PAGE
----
Book review by
Julie A. Carlson, Common Sense Media
Rise Book Poster Image
Sexier, slower second Nightshade prequel.

Parents say

age 16+
Based on 1 review

Kids say

No reviews yetAdd your rating

Did this review miss something on diversity?

Research shows a connection between kids' healthy self-esteem and positive, diverse representations in books, TV shows, and movies. Want to help us help them? Suggest a diversity update

A lot or a little?

The parents' guide to what's in this book.

Educational Value

Rift began the discussion of the war that is featured prominently in the Nightshade series, but Rise takes it to a whole new level. The history of the Knights Templar, to which the Guard Ember belongs, is briefly mentioned.

Positive Messages

Bravery, loyalty, love, and trust are strong themes. Ember must decide whether to stay away from Contatus and Tearmunn, which is at being overtaken by traitors and the evil creature Bosque Mar. Ember and Barrow also feel deeply for knights Kael and Lukasz, who are gay but can't profess their love for each other because of the risk of exposure.

Positive Role Models & Representations

Ember continues to be an honorable heroine and loyal ally of the Knight of Contatus. She will do anything to keep them safe, including her beloved knight Barrow Hess. She also fiercely protects her sister, Agnes, who seeks Ember's aid. And Agnes returns the favor in time of need. The Knights of Contaus stand up for their home to prevent the darkness from overtaking their land and lives.


Rise is very dark, with death and destruction at almost every turn. War is on the horizon, and a battle is being waged. A ship is wrecked and passengers are killed. A horse and child are also killed in the novel, but the death of the child is not shown. A minor character is beheaded, and a secondary character is slain by a sword.


Where Rift had some kisses and mild flirting between Ember and Barrow, sexual activity is taken up several notches in Rise. There's some intense kissing, and in one scene, Ember undresses before Barrow. There's an indication that Barrow engages in oral sex with her. Ember and Barrow desperately want to have sexual intercourse, but don't want to risk pregnancy. Barrow tells her that they must find someone familiar with herbs that act as birth control before they can engage in making love, but this never occurs. Alistair fantasizes about seeing Ember naked. Both Barrow and Alistair touch her breasts. Kissing and sexual intercourse between adults is also shown and mentioned briefly. Homosexuality is also discussed. Agnes is pregnant with a child out of wedlock.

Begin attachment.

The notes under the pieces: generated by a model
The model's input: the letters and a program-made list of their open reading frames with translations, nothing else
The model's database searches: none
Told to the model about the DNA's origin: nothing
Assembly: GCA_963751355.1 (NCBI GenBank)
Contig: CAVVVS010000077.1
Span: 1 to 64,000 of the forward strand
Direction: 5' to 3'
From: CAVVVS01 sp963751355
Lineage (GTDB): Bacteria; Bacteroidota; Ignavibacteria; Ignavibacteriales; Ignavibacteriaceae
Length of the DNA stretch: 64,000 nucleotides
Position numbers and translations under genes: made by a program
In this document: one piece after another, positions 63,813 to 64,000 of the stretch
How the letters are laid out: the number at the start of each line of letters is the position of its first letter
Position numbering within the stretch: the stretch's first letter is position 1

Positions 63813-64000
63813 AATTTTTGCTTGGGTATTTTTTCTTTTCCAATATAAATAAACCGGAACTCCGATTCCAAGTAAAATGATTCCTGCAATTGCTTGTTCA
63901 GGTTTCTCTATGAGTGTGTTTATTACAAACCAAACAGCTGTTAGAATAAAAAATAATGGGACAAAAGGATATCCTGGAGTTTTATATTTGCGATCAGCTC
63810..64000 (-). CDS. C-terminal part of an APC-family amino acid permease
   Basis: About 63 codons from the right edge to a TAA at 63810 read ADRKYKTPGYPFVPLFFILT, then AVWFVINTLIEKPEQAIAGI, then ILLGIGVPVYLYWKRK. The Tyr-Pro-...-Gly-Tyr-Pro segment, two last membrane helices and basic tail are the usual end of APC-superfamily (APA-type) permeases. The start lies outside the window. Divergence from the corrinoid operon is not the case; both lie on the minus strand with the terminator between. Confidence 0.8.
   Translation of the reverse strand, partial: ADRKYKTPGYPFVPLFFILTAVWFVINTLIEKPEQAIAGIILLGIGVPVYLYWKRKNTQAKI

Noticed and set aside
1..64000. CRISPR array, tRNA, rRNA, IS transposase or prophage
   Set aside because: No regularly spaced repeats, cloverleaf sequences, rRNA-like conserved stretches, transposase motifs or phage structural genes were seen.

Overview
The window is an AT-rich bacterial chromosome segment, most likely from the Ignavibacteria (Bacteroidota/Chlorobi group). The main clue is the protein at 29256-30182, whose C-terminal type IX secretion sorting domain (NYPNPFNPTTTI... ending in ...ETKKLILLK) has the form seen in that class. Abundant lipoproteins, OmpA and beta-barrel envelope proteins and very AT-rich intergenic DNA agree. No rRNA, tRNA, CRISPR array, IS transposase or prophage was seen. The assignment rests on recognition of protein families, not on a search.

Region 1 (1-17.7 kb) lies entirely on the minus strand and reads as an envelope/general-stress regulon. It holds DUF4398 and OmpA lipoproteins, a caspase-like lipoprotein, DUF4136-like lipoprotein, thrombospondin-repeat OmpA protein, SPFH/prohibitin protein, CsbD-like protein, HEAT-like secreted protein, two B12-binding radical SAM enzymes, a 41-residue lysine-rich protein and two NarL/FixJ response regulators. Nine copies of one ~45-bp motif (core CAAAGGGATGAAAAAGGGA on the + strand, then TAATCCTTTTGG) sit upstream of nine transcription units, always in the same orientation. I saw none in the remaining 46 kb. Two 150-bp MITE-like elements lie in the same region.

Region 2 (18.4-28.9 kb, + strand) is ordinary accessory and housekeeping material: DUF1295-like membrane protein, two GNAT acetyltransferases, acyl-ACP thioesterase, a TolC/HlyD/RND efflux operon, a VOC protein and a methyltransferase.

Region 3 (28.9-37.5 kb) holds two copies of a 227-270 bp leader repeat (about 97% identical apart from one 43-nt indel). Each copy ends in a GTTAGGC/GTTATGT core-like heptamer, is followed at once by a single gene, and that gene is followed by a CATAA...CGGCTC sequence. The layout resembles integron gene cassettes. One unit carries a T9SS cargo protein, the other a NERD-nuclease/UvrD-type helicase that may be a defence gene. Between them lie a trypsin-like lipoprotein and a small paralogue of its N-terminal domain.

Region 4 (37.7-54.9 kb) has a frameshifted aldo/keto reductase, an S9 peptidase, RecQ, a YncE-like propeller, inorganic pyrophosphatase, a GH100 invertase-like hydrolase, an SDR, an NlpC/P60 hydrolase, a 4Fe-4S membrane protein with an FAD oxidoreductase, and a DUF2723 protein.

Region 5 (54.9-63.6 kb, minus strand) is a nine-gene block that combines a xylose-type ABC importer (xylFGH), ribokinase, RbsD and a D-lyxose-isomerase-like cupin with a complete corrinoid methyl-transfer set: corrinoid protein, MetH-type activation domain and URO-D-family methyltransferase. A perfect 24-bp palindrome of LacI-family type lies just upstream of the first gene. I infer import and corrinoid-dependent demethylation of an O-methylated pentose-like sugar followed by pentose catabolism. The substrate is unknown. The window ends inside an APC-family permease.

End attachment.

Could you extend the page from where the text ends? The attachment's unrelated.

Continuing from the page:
"Bitch" is the only curse word. Ember swears under her breath, but there's no indication of what word she uses.

Drinking, Drugs & Smoking

Ember, a teenager, and her fellow knights, who are adults, drink a clear, alcoholic-type beverage.

What parents need to know

Parents need to know that Rise is a second, sexier, slower prequel to Andrea Cremer's bestselling Nightshade werewolf series, following Rift. Rise has some violent scenes, including a beheading, the death of a horse and the death of a child used for a sacrifice. There's intense kissing, some touching, and sexual intercourse between adults is briefly shown. Oral sex is indicated but not shown. The novel also contains brief nudity.